Posted on April 4, 2016

Each year, ADAO dedicates April 1-7 to increasing awareness of asbestos and preventing exposure by bringing together experts and victims from around the world to share, learn, and take action.  To view all 7 days of Global Asbestos Awareness Week (GAAW) contributors and content on our landing page, please click here.

Asbestos is a known carcinogen and there is no safe level of exposure. Since the 19th century, asbestos  was widely used in construction, shipbuilding, and the automotive industry. Without a ban, asbestos remains legal and lethal in the USA and nearly 70% of the world today.

Today, we are sharing Paul’s Story, “Dust into Gold: Banning Asbestos Is Good Business” as well as critical information from the World Health Organization.

who-logoIn an effort to , we are also featuring information and resources from the World Health Organization (WHO) today, the 4th day of Global Asbestos Awareness Week.

Exposure to asbestos can cause mesothelioma, lung, gastrointestinal, colorectal, laryngeal, and ovarian cancers; as well as non-malignant lung, and pleural disorders.

The WHO states, “Asbestos is more likely to cause cancer of the lung than mesothelioma (estimated risk ratio 6:1), and the likelihood is greater in individuals who smoke tobacco.”  What does than mean? In the USA it is estimated that 2, 500 – 3,000 Americans die annually from mesothelioma. Using the WHO risk ratio, it is estimated that 15,000 – 18,000 Americans die annually from asbestos-caused lung cancer.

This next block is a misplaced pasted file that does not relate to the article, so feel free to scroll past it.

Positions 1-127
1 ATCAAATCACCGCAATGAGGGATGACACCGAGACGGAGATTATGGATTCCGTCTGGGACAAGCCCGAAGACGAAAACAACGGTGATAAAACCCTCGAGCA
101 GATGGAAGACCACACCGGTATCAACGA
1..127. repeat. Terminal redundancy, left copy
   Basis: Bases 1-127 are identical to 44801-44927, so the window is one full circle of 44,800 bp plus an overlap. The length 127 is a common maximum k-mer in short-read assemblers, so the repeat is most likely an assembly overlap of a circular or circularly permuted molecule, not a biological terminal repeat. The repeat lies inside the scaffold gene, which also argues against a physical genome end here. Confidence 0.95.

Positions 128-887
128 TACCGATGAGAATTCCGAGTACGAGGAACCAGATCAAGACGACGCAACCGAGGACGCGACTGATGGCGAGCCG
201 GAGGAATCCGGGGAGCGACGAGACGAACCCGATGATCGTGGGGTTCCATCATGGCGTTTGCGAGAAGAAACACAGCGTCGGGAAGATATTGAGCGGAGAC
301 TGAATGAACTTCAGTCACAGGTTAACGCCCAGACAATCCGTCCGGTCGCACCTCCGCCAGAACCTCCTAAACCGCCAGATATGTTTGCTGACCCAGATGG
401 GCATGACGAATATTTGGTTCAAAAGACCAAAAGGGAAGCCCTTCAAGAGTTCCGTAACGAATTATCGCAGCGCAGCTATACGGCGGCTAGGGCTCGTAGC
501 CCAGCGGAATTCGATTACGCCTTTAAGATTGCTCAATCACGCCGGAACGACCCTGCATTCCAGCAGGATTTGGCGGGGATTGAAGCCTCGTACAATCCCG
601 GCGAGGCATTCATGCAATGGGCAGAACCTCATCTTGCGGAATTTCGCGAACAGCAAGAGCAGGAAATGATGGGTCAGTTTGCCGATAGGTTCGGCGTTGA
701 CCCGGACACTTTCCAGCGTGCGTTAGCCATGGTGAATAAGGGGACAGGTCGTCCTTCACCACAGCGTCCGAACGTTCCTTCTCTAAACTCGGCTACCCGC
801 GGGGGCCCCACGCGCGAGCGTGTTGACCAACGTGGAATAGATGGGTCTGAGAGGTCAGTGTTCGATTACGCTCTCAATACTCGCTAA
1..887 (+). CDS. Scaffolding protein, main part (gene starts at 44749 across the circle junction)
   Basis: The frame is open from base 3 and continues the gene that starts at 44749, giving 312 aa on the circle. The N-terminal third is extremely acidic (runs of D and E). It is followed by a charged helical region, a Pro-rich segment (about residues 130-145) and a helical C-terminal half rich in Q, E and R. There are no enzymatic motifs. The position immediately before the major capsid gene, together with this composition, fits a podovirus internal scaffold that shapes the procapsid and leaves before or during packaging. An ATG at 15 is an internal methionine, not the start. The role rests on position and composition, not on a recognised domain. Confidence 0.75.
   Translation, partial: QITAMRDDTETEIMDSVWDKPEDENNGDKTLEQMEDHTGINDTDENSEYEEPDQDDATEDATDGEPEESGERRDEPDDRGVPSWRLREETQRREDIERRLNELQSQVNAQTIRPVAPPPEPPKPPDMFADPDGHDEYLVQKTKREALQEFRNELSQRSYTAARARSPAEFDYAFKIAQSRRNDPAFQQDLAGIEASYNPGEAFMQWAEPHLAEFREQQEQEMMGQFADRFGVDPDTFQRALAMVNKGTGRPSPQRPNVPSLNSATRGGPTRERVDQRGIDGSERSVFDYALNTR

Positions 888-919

The WHO estimates that more than 107,000 deaths each year around the world are attributed to occupational exposure to asbestos, yet most people are unaware of its existence and dangers.  In a 2006 paper by the WHO, four essential recommendations to eliminating Asbestos-Related Diseases were reference. These four action items are:

  • By recognizing that the most efficient way to eliminate asbestos-related diseases is to stop the use of all types of asbestos
  • To provide information about solutions for replacing asbestos with safer substitutes and developing economic and technological mechanisms to stimulate its replacement
  • To take measures to prevent exposure to asbestos in place and during asbestos removal (abatement)
  • To improve early diagnosis, treatment, social and medical rehabilitation of asbestos-related diseases and to establish registries of people with past and/or current exposure to asbestos.

In 2014, the WHO published the Chrysotile Asbestos report to “assist Member States of the World Health Organization (WHO) in making informed decisions about management of the health risks attached to exposure to chrysotile asbestos.”

Together, we make change happen.

Linda Reinstein

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